Maili Cloudbreak Swell Statistics, All Year: All Swell – Any Wind
This image shows the combination of swells directed at Maili Cloudbreak through an average year, based on 22223 NWW3 model predictions since 2006 (values every 3 hours). The wave model does not forecast surf and wind right at the coastline so we have chosen the best grid node based on what we know about Maili Cloudbreak. In the case of Maili Cloudbreak, the best grid node is 34 km away (21 miles).
The rose diagram describes the distribution of swell sizes and directions, while the graph at the bottom shows the same thing without direction information. Five colours show increasing wave sizes. The smallest swells, less than 0.5m (1.5 feet), high are coloured blue. These occurred only 58% of the time. Green and yellow illustrate increasing swell sizes and red illustrates the biggest swells, greater than >3m (>10ft). In both graphs, the area of any colour is proportional to how often that size swell was forecast.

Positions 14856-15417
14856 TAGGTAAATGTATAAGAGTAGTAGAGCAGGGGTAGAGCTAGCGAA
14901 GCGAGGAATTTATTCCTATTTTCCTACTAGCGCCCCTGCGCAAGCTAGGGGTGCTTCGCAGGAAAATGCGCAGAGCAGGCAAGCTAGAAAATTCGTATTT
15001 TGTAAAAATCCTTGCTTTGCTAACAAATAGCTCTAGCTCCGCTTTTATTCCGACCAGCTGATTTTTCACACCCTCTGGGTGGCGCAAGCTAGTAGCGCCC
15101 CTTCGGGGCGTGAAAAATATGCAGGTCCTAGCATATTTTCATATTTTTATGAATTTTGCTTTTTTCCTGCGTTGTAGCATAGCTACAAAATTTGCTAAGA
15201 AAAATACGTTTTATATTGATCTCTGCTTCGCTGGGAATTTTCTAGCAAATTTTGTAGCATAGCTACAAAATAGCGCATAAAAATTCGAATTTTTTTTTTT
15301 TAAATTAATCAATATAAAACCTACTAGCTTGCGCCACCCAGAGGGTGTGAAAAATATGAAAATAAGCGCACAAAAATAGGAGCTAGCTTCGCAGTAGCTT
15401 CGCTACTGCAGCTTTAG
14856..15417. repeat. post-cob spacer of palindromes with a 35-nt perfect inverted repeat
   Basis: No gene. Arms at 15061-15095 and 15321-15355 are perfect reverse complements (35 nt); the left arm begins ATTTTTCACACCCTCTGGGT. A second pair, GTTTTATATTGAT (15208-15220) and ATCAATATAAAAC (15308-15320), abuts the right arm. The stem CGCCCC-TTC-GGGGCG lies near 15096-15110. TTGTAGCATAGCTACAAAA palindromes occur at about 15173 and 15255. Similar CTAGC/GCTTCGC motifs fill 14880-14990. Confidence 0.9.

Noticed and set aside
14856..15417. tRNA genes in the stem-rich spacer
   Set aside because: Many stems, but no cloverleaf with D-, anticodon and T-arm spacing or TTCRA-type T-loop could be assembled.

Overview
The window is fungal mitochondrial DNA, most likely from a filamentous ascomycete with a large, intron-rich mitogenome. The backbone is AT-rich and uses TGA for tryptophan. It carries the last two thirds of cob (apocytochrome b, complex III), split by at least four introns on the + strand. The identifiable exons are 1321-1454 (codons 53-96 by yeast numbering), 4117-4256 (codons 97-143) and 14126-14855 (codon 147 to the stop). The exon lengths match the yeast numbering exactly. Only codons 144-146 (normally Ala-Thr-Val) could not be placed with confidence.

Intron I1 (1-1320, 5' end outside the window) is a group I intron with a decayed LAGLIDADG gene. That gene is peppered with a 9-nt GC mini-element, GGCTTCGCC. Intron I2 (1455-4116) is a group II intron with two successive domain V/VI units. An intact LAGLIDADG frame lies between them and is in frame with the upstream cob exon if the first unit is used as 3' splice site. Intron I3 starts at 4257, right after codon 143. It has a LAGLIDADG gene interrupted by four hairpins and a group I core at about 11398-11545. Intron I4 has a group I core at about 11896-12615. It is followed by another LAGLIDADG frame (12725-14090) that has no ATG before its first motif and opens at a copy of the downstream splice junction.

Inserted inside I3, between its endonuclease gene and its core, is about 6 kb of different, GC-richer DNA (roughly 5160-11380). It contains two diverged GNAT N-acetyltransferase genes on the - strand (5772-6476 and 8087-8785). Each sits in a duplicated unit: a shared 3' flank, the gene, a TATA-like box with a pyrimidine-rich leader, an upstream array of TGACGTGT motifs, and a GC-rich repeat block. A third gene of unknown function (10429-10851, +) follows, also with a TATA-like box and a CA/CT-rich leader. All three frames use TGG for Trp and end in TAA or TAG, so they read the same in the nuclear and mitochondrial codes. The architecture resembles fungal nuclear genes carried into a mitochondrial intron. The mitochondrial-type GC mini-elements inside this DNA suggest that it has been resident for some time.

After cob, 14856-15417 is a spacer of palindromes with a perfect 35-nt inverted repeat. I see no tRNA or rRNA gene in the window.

The diagram indicates that the dominant swell direction, shown by the longest spokes, was NW, whereas the the prevailing wind blows from the ENE. Because the wave model grid is out to sea, sometimes a strong offshore wind blows largest waves away from Maili Cloudbreak and offshore. We lump these in with the no surf category of the bar chart. To avoid confusion we don't show these in the rose graph. Because wind determines whether or not waves are clean enough to surf at Maili Cloudbreak, you can select a similar diagram that shows only the swells that were predicted to coincide with glassy or offshore wind conditions. In a typical year, swells large enough to cause surfable waves at Maili Cloudbreak run for about 42% of the time.
IMPORTANT: Beta version feature! Swell heights are open water values from NWW3. There is no attempt to model near-shore effects. Coastal wave heights will generally be less, especially if the break does not have unobstructed exposure to the open ocean.